Table Of ContentsNext Page

The Past, Present, and Future of China's Citrus Industry

By Mr. Liu Xinlu,
Deputy Director General of Cropping Administration Department,
Ministry of Agriculture

Long History and Rich Resources

Restructuring on a Well Set Foundation

Great Potential and Bright Future


China abounds in citrus fruits with a growing history of over 2000 years according to written records. China's citrus growing acreage and output increased 20 times in the past 50 years, during which fastest growth occurred after the 1980s. There was structural oversupply in mid-1990s, and acreage growth came to a standstill. However, significant change in varietal structure has taken place since then, namely, the proportion for satsuma and tangerine fell, while the share of navels, Ponkan oranges and pomelos rose. The current varietal structure is still dominated by loose-skin mandarin, accounting for some 55%, and 30% for sweet orange, 10% for pomelo, 5% for others. The maturity of citrus fruits concentrates in the short period from Nov to Dec, with a small percentage of early and late varieties. Only 5% of citrus fruits are for processing, by comparison, 95% are for fresh fruit consumption. Most of Chinese citrus fruits sell domestically, with only 2% of fresh fruits exported. Citrus juice on the Chinese market is mainly imported from Brazil and the United States. The canned segments produced in China are mainly exported to Japan.

Ladies and Gentlemen:

First of all, allow me to extend our heartfelt welcome to you to the 2001 International Citrus Symposium, which provides a good opportunity for the world citrus industry to exchange views, and for Chinese citrus to be geared to the needs of the world. We shall seize the opportunity to learn from your experience to improve the Chinese citrus quality, and thereby make further contribution to the world citriculture.

Now I'd like to make a briefing on the history and current status of China's citriculture, and then look ahead at its future perspective.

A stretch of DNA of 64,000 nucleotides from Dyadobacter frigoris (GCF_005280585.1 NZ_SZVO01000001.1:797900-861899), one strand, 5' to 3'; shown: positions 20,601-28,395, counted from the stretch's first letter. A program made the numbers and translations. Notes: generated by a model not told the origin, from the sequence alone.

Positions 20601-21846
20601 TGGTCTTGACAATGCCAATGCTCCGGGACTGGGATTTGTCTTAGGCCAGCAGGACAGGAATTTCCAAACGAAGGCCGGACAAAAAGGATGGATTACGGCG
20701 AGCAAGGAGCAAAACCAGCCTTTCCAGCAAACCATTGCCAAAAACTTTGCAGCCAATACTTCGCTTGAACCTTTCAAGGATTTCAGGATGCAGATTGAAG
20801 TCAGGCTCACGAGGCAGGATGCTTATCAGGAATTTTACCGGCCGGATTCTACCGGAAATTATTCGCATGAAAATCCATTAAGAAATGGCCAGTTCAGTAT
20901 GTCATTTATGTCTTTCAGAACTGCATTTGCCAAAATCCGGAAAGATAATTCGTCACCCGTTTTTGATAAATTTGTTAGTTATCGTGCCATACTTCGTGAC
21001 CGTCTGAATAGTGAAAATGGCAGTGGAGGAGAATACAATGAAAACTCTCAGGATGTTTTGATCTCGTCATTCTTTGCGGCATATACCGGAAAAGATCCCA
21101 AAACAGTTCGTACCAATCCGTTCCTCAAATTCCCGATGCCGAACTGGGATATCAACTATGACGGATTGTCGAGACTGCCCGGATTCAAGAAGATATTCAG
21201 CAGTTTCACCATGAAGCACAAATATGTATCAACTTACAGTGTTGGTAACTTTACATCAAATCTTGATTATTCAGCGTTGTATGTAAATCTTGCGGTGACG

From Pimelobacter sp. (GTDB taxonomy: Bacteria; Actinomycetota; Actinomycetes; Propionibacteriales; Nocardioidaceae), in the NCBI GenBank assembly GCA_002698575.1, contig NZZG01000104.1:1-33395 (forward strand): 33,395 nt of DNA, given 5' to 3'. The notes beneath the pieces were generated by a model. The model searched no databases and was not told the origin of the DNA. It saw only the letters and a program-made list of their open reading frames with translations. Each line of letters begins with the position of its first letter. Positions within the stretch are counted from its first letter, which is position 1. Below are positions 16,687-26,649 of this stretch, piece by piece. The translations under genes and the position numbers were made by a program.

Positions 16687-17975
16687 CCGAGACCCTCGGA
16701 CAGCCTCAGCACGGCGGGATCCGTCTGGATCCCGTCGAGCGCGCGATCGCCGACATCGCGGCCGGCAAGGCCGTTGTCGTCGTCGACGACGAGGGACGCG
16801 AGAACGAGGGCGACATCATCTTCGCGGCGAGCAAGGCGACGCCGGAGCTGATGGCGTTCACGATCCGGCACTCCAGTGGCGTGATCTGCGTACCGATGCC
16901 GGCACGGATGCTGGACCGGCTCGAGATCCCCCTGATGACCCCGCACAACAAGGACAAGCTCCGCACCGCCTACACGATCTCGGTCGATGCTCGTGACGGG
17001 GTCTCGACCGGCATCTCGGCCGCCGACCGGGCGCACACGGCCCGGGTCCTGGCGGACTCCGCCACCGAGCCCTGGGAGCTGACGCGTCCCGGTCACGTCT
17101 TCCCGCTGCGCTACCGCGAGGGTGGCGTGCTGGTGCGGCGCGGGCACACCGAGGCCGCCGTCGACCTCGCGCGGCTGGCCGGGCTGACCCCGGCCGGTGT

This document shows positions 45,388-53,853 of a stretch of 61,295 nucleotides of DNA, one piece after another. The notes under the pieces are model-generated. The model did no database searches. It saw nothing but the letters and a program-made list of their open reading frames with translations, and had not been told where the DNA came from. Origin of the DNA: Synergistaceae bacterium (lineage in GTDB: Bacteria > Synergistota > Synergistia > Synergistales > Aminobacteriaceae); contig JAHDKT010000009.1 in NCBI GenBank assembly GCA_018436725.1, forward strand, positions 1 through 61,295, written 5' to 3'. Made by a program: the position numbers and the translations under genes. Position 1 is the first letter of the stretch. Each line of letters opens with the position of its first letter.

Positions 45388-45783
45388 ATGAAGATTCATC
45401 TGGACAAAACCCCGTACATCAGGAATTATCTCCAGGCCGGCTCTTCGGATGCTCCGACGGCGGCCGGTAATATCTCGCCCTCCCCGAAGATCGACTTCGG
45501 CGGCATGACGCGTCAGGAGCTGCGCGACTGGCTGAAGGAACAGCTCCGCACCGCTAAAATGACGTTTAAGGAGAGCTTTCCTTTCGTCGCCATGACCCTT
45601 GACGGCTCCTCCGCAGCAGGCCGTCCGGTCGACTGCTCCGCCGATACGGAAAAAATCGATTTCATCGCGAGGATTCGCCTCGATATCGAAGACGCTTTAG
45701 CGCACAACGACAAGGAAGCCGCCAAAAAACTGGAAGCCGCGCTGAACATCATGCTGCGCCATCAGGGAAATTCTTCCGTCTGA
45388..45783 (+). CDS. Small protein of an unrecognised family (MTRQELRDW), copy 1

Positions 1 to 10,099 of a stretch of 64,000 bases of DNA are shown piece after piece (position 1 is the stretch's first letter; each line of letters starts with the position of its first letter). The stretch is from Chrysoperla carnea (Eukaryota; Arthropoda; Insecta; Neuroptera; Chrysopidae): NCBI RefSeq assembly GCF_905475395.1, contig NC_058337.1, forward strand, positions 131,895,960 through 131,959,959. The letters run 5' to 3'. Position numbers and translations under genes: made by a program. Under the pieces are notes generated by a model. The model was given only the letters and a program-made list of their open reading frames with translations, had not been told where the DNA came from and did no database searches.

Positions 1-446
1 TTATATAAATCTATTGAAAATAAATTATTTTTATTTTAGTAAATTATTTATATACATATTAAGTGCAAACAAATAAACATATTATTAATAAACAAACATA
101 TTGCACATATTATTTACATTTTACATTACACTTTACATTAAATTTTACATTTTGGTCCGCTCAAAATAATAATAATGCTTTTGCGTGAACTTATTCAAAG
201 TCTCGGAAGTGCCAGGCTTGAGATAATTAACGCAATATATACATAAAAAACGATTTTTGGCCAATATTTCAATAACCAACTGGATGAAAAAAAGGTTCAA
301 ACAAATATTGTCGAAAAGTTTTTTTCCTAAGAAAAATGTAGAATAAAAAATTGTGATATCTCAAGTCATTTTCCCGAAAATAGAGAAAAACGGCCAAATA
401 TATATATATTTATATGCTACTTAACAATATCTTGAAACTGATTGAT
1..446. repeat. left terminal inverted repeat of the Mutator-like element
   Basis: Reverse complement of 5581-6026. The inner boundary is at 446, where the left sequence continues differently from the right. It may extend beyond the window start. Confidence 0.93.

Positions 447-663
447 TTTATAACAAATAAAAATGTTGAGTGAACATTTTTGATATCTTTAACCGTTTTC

I. Long history and rich resources

China is the origin of many varieties of citrus. Chinese people started to tame citrus, and cultivate citrus fruits for commercial purposes long time ago, as recorded in "Yu Gong" of "Xia Shu" (history of Xia Dynasty), and "Huo Zhi Lie Zhuan" of "Shi Ji" (a famous historical record). And "Ju Song" (Ode of Citrus), a chapter of "Li Sao"(Encountering Sorrow); the well-known verse composed by Qu Yuan, a great poet over 2000 years ago highlights the fact. Varieties of Chinese citrus had long been spreading all over the world through different channels. Around the 1st century B.C., citron, originally grown in China, was brought to Iran and then to the Mediterranean countries. Other varieties like sweet orange were gradually brought abroad through overland and maritime commercial intercourse. Relevant research shows that varieties such as Valencia, navel orange, satsuma, etc. originate from China as well.

There are a great number of varieties and species of citrus in China. "Ju Lu" (Record of Citrus), written by Han Yanzhi in Southern Song Dynasty in 1178, is the first monograph on citrus in China and the world as well, which records 27 species/varieties of citrus in total, mainly grown in Wenzhou, east China's Zhejiang province, with description of cultivation techniques. Studies by related scientists have proven that some of the citrus varieties recorded in this book are still under cultivation.

The Chinese Government has always been paying great attention to collection, protection and study on tree crop germplasms, including citrus trees. Daoxian wild orange was found in southern Hunan and Honhe padeda in Yunan province. Trifoliate orange originated in China, the common rootstock in many countries, serves as the parent stock for a hybrid which is now employed as a new generation of improved stock with multiple resistance. A great deal of local high-quality varieties, such as Nanfeng orange, Jin orange, Shatian pomelo, local early orange, tangerine, were explored and sorted out in the extensive survey and recording of citrus resources during 1950s-60s. The National Citrus Germplasm Nursery financed by the government in the 1980s conserves 1190 major varieties/species from China and the world as well. Huazhong Agriculture University has made progress in its study on in vitro preservation technology. Furthermore, selection and breeding of citrus varieties has made progress; development of a virus-free seedling propagation system has drawn high attention and full support from the governments at various levels.